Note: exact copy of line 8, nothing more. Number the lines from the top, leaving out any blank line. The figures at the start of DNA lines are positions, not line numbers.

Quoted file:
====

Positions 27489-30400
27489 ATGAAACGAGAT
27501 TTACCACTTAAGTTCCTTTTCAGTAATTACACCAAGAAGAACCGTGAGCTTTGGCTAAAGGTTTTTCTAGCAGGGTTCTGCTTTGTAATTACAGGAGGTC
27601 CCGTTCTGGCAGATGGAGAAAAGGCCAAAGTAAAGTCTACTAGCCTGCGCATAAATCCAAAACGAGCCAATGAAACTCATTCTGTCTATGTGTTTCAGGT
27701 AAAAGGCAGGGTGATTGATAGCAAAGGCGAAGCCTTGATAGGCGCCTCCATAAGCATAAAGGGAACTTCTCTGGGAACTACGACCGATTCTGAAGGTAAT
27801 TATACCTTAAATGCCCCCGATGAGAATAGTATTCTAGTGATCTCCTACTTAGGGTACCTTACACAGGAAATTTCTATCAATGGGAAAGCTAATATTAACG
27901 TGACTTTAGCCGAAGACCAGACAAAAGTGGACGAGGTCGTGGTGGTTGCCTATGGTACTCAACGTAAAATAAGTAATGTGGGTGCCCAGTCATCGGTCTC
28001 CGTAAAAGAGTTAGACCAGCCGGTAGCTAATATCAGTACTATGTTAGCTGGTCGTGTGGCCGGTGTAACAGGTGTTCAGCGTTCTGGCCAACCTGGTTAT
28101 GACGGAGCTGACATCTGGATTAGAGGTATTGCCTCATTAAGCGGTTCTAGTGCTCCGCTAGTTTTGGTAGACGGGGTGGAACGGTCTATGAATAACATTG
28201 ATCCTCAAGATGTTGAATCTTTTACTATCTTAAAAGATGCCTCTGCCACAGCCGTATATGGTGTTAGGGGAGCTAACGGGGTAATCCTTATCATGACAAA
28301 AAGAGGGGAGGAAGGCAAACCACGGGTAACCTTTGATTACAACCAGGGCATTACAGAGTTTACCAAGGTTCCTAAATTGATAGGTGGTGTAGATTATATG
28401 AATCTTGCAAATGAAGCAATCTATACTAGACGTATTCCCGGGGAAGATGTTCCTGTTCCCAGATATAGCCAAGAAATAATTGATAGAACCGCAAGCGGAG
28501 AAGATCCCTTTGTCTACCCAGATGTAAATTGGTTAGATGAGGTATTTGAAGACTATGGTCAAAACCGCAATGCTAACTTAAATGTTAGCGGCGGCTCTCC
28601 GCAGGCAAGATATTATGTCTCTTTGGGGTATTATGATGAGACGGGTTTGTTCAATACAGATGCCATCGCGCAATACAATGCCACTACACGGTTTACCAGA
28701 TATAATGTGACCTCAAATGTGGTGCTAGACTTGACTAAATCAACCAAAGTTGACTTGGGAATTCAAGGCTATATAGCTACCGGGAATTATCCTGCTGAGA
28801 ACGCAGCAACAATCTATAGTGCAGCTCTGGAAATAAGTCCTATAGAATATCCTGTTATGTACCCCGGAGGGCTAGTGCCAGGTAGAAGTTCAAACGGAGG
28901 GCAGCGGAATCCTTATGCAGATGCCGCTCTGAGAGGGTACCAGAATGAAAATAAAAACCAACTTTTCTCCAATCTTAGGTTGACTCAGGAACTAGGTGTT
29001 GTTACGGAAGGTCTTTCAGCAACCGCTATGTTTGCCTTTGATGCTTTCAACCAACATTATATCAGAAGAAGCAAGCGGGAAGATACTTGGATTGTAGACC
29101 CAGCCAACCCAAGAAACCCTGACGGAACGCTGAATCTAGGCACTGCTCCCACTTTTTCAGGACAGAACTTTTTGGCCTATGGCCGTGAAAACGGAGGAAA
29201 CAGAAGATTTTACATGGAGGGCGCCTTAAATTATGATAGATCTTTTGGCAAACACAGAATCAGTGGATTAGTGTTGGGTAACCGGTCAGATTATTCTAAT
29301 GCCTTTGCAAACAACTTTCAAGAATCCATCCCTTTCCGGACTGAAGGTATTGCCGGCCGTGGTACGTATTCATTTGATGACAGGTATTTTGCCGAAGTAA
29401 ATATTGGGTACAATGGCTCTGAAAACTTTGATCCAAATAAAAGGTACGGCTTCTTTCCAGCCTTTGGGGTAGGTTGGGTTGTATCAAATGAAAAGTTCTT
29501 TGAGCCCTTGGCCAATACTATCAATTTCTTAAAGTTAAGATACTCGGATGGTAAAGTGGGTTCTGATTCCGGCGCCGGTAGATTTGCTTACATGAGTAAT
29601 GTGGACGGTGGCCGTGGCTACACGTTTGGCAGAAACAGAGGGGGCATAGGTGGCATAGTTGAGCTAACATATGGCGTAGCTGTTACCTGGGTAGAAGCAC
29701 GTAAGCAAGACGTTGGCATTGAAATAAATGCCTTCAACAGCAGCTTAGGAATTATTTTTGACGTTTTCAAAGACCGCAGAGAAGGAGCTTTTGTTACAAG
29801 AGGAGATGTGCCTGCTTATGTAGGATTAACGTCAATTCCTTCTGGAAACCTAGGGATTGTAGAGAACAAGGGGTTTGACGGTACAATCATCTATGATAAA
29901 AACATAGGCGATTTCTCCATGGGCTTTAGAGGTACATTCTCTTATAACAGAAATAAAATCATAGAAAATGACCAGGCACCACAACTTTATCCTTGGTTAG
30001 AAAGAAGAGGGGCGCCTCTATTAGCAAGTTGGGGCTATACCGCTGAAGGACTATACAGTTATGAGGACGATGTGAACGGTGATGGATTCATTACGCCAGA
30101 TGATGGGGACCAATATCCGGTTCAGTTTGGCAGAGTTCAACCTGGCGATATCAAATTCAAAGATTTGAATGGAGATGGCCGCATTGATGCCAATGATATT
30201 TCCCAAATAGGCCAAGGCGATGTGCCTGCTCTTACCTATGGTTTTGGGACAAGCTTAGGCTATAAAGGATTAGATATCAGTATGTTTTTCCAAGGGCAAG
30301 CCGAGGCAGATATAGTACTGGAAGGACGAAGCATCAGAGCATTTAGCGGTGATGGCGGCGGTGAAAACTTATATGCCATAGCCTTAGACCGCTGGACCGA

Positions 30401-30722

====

28001 CGTAAAAGAGTTAGACCAGCCGGTAGCTAATATCAGTACTATGTTAGCTGGTCGTGTGGCCGGTGTAACAGGTGTTCAGCGTTCTGGCCAACCTGGTTAT